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miercuri, 25 februarie 2015

JSF ValueChangeListener Use Cases

"The valueChangeListener will only be invoked when the form is submitted and the submitted value is different from the initial value" - BalusC

In this post, you can see several use cases for valueChangeListener attribute and ValueChangeListener interface:

·         use the valueChangeListener attribute to point a bean’s method directly when a radio is selected
<h:form>
 <h:selectOneRadio value="#{playerBean.player}" onchange="submit()" valueChangeListener="#{playerBean.playerChangeValueMethod}">
  <f:selectItems value="#{playerBean.players}" />
 </h:selectOneRadio>           
</h:form>

·         use the valueChangeListener attribute to point a bean’s method directly when a boolean checkbox is clicked
<h:form>          
 <h:selectBooleanCheckbox value="#{playerBean.player}" onclick="submit()" valueChangeListener="#{playerBean.playerChangeValueMethod}"/>    
</h:form>

·         use the valueChangeListener attribute to point a bean’s method directly when an item is selected
<h:form>
 <h:selectOneMenu value="#{playerBean.player}" onchange="submit()" valueChangeListener="#{playerBean.playerChangeValueMethod}">
  <f:selectItems value="#{playerBean.players}" />
 </h:selectOneMenu>           
</h:form>

·         use the valueChangeListener attribute to point a bean’s method directly at every key press - not practical, but it works as inspiration source (<f:ajax listener="..."/> is better is this case)
<h:form>
 <h:inputText value="#{playerBean.player}" onkeyup="submit()" valueChangeListener="#{playerBean.playerChangeValueMethod}"/>           
</h:form>

For these three use cases, the PlayerBean is:

@Named
@SessionScoped
public class PlayerBean implements Serializable {

 private List<String> players = new ArrayList<>();
 private String player;

 public PlayerBean() {
  players.add("Rafael Nadal");
  players.add("Novak Djokovic");
  players.add("Roger Federer");
  players.add("Andy Murray");
  players.add("David Ferrer");
 }

 public void playerChangeValueMethod(ValueChangeEvent e) {
  System.out.println("PlayerBean: [PLAYER CHANGE]" + "  " + e.getOldValue() + " IN " + e.getNewValue());
 }
  
 public List<String> getPlayers() {
  return players;
 }

 public void setPlayers(List<String> players) {
  this.players = players;
 }

 public String getPlayer() {
  return player;
 }

 public void setPlayer(String player) {
  this.player = player;
 }
}

·         use the ValueChangeListener interface instead of valueChangeListener attribute

<h:form>
 <h:selectOneMenu value="#{playerBean.player}" onchange="submit()">
  <f:valueChangeListener type="beans.PlayerChangeValueListener" />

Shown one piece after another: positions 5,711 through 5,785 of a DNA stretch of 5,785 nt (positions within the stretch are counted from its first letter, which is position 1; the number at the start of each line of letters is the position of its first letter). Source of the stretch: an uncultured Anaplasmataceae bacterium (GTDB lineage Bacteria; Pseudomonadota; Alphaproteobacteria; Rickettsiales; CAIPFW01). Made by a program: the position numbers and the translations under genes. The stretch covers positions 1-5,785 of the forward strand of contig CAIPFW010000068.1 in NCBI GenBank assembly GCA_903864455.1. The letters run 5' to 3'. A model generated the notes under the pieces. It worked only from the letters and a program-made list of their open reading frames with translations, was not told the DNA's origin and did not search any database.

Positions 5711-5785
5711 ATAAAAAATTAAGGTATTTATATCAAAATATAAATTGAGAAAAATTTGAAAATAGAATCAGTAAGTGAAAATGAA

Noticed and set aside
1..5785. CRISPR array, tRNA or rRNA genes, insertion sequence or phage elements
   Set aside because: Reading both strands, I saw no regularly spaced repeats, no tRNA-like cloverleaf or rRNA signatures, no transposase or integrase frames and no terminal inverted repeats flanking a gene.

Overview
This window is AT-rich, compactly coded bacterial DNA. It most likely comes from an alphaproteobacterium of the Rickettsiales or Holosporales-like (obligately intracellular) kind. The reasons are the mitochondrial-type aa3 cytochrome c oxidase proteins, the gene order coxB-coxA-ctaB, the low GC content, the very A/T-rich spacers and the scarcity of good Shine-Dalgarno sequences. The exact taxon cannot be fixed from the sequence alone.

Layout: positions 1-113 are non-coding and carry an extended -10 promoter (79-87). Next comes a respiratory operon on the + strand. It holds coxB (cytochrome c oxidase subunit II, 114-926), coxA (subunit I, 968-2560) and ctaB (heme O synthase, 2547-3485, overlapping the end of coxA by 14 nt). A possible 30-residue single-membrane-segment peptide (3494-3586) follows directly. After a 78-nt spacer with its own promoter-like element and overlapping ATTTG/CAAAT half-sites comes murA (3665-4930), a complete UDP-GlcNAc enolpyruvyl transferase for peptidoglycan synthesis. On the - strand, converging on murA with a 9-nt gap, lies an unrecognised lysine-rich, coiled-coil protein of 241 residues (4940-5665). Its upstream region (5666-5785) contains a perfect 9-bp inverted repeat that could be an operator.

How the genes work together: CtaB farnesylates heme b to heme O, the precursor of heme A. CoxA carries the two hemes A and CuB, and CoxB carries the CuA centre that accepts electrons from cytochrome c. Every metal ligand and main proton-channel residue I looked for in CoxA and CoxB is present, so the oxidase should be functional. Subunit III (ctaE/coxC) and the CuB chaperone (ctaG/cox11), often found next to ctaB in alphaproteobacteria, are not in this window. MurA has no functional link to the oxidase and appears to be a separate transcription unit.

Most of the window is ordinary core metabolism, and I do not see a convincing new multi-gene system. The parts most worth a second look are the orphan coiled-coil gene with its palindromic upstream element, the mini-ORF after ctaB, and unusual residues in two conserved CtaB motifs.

<f:selectItems value="#{playerBean.players}" />
 </h:selectOneMenu>           
</h:form>

The PlayerChangeValueListener is:

public class PlayerChangeValueListener implements ValueChangeListener {

 @Override
 public void processValueChange(ValueChangeEvent event) throws AbortProcessingException {
  System.out.println("PlayerChangeValueListener: [PLAYER CHANGE]" + "  " + event.getOldValue() + " IN " + event.getNewValue());
 }
}

Note You can use both, <f:valueChangeListener> and valueChangeListener attribute, but you have to be aware that the bean's method will be invoked first.

In some situations, you will prefer <f:ajax listener="..."/> instead of <f:valueChangeListener> or valueChangeListener. Per example, we have adapted the example with <h:selectOneMenu>, as below:

<h:form>
 <h:selectOneMenu id="myPlayersId" value="#{playerBean.player}">               
  <f:selectItems value="#{playerBean.players}" />
  <f:ajax execute="@form"  render=":selectedPlayerId" listener="#{playerBean.playerChangeValueMethod}" />
 </h:selectOneMenu>           
</h:form>

In this case, you have to add the below method in PlayerBean. This time, you will not have access to the old value, so maybe is not a good idea to replace the valueChangeListener with <f:ajax listener="..."/>. Do you need the old value ? This is the question!

public void playerChangeValueMethod(AjaxBehaviorEvent e) {
 System.out.println("PlayerBean: [PLAYER CHANGE]" + "  " + player);
}

But, in case that we need to invoke a method at every key press in a text box (see example above), is more proper to use <f:ajax listener="..."/>. Well, in this case, you can "calculate" the old value as a substring of current value:

<h:form>
 <h:inputText value="#{playerBean.player}">           
  <f:ajax event="keyup" execute="@form" render=":selectedPlayerId" listener="#{playerBean.playerChangeValueMethod}" />
 </h:inputText>
</h:form>

So, you can choose correctly between these two approaches only if you know the differences and the similarities between valueChangeListener and <f:ajax listener="..."/>. Well, BalusC provide a great answer on StackOverflow, so don't miss it! Moreover, the StackOverflow archive is also plenty with useful information.

Let's have a quick and handy guide about ValueChangeListener:
·         Don't forget to attach a onevent="submit()" JavaScript to the input component. Novices usually forget this golden rule, and no event will be fired.
·         The bean's method must have an argument of type ValueChangeEvent.
·         The ValueChangeListener will only be called when the form is submitted (this is why we need, onevent="submit()"), not when the value of the input is changed. Moreover, the submitted value should be different from the initial value.
·         The ValueChangeListener allows us to manipulate in bean the old value (event.getOldValue()) and the new value (event.getNewValue()). When you don't need the old value maybe the <f:ajax listener="..."/> will be a better choice.

Complete code on GitHub.

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